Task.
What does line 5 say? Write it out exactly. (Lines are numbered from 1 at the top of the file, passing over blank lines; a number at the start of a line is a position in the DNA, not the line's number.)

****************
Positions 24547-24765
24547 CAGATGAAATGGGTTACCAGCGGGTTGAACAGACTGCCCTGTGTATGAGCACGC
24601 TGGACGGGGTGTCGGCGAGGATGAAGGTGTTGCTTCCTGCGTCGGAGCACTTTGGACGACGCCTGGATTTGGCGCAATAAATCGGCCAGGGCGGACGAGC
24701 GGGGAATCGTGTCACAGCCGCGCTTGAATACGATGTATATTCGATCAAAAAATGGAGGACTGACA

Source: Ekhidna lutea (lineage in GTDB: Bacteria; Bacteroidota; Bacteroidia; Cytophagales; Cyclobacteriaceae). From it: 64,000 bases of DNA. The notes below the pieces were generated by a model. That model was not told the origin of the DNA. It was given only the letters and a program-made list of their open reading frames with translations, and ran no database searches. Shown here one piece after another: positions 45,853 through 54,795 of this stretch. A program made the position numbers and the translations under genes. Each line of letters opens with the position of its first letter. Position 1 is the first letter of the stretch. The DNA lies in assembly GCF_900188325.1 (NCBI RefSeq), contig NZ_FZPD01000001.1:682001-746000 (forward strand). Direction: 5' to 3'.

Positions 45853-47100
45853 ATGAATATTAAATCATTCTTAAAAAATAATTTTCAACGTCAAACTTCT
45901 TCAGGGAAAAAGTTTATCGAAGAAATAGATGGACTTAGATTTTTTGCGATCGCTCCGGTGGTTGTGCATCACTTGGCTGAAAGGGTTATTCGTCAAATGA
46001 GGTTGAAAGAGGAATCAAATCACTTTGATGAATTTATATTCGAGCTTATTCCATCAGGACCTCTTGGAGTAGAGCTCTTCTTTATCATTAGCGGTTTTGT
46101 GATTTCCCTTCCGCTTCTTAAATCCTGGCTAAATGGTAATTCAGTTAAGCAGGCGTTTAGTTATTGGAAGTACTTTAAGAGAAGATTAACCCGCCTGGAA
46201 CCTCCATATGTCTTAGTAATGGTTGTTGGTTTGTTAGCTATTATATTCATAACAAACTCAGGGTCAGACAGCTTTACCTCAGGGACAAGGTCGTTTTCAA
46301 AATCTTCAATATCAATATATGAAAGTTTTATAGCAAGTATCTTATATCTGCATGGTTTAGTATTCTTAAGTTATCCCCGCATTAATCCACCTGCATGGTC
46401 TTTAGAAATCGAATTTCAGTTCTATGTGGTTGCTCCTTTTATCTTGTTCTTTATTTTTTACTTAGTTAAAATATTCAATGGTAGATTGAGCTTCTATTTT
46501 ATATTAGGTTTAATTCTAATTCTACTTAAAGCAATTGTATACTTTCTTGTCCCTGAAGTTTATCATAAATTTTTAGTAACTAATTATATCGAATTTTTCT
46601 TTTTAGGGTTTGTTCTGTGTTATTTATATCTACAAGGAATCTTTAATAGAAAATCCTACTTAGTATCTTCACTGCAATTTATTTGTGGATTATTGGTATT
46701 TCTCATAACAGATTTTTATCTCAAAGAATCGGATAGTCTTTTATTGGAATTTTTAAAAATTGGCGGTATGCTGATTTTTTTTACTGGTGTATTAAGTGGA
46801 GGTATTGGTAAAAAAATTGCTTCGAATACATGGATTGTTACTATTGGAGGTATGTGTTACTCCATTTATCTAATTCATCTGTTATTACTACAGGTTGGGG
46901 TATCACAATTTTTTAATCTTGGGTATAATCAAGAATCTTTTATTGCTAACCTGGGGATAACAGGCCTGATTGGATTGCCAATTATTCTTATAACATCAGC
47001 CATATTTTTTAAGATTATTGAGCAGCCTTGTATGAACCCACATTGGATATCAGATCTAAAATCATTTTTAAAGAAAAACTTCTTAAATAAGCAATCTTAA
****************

Source: Ekhidna lutea (lineage in GTDB: Bacteria; Bacteroidota; Bacteroidia; Cytophagales; Cyclobacteriaceae). From it: 64,000 bases of DNA. The notes below the pieces were generated by a model. That model was not told the origin of the DNA. It was given only the letters and a program-made list of their open reading frames with translations, and ran no database searches. Shown here one piece after another: positions 45,853 through 54,795 of this stretch. A program made the position numbers and the translations under genes. Each line of letters opens with the position of its first letter. Position 1 is the first letter of the stretch. The DNA lies in assembly GCF_900188325.1 (NCBI RefSeq), contig NZ_FZPD01000001.1:682001-746000 (forward strand). Direction: 5' to 3'.